The caretaker

The caretaker

The author:

Harold Pinter was born on the 10thOctober 1930 in Hackney/London. He’s one of the most famous English playwrights; his dramas emphasize a sense of unspoken or unexplained tensions between special characters; they often treat themes like loneliness, existential fear, and aimlessness. In his plays Pinter tries to connect absurd, realistic and psychological elements. In his early plays Pinter shows ordinary people threatened or attacked by mysterious forces; that’s why these works are often called "comedies of menace". In the 80’s he turned to political subjects and attacked totalitarian governments.
His most famous works: "The Birthday Party" (1958), "The Dumb Waiter" (1957), "The Caretaker" (1960), "No Man’s Land" (1975) and "One for the Road" (1984).

The characters:

    Aston: He’s a young man and a little bit weird man; he loves working with his hands and seems to be quite good - natured or even a little bit naive. His character bears the stamp of his dark past. Mick: He’s a really strange person; at the beginning he tortures Davies psychically; when he talks to him, he always repeats uninteresting things, talks about his family and compares him to his uncle and a bloke he once knew. He doesn’t shrink back from insulting Davies, he plays Davies off Aston and often twists his words. Davies: He’s arrogant and very racist, he especially discriminates against blacks. He likes smoking his pipe, never smokes cigarettes, never dreams, and never makes noises at night (when Aston asks him why he did make noises during the night, Davies tells him that these nasty noises must have been made by blacks from the neighborhood). He doesn’t want to talk about his past, he doesn’t even tell where he’s from, but divulges, that he once lived under the wrong name of Bernard Jenkins. He seems to be nosey and distrustful, when he is alone, he examines the rooms of the others, but he’s also easily afraid.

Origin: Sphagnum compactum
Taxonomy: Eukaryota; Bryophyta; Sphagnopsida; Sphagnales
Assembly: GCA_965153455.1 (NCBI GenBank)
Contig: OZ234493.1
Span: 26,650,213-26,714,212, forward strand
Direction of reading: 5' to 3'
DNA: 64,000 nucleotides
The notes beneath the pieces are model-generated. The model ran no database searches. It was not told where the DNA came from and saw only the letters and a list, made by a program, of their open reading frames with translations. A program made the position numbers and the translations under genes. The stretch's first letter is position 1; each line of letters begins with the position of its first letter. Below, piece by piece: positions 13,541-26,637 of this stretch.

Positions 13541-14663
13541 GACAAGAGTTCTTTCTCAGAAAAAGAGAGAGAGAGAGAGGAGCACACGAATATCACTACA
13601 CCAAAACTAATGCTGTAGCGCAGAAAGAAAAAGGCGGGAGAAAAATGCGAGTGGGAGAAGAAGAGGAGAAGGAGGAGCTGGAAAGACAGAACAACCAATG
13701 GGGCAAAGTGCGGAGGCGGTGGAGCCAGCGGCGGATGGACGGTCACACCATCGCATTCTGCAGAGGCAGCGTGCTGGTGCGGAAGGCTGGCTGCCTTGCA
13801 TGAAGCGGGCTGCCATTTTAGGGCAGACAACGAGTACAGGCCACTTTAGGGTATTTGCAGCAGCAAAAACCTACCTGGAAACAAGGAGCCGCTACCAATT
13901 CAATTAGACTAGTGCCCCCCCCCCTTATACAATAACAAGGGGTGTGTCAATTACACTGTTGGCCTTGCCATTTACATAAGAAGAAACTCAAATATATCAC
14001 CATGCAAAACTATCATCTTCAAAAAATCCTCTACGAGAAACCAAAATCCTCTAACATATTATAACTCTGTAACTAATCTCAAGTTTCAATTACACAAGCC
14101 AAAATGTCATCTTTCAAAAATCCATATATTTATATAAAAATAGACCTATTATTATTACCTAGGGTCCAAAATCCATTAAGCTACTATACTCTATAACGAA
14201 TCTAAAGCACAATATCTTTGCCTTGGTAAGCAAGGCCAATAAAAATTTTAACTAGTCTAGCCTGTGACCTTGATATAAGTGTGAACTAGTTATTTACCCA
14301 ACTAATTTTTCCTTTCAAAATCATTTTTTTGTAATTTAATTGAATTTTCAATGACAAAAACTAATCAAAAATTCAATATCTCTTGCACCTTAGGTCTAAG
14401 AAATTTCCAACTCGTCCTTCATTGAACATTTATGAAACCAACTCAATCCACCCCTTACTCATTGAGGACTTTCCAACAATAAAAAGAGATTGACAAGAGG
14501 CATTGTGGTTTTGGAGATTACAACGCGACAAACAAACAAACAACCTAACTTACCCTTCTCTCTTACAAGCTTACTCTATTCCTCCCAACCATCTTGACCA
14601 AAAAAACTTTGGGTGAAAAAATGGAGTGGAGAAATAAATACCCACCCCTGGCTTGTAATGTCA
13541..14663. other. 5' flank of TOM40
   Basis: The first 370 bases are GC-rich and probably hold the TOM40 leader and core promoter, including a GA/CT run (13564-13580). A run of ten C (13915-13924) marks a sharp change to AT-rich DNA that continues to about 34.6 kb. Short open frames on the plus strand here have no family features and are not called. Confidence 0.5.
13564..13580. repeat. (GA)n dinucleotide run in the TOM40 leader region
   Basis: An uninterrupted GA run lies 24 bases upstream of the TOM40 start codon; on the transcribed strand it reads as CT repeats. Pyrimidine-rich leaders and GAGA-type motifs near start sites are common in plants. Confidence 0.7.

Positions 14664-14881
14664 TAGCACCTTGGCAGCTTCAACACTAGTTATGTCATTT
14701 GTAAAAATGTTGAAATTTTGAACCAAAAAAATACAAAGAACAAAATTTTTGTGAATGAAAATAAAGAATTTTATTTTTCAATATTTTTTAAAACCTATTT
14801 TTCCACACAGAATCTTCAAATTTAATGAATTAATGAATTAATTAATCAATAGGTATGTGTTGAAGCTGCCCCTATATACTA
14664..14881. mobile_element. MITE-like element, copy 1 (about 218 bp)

The plot:

Aston allows Davies, who wants to get back his papers from a mysterious man who lives in Sidcup; to live in his room for some time. Davies puts this offer to good use, talks with Aston about irrelevant stuff, but also hears about the sad past of Aston, who - like Davies later tells Mick, the brother of Aston - isn’t a real friend of his: This withdrawn young man once lived - or rather had to live - in a psychiatric clinic and was discharged after an electroshock treatment. Now he lives in his brother’s dilapidated house in order to renovate it. Mick seems to be jealous of the new "friend" of his brother, and so he asks Davies to work as a caretaker in his house. Davies places confidence in Mick, who also criticizes his brother, and tries to conspire with him against Aston and he even goes for him - but in the end is dropped by both of them.

The interpretation:

Harold Pinter tries to describe the problem of human communication (Aston), but also shows the attitudes and problems of an average chap (Davies) with his racist, authoritarian, but sometimes also subservient character and his social prejudices. The language demonstrates various character traits and reveals subtle battles of words.

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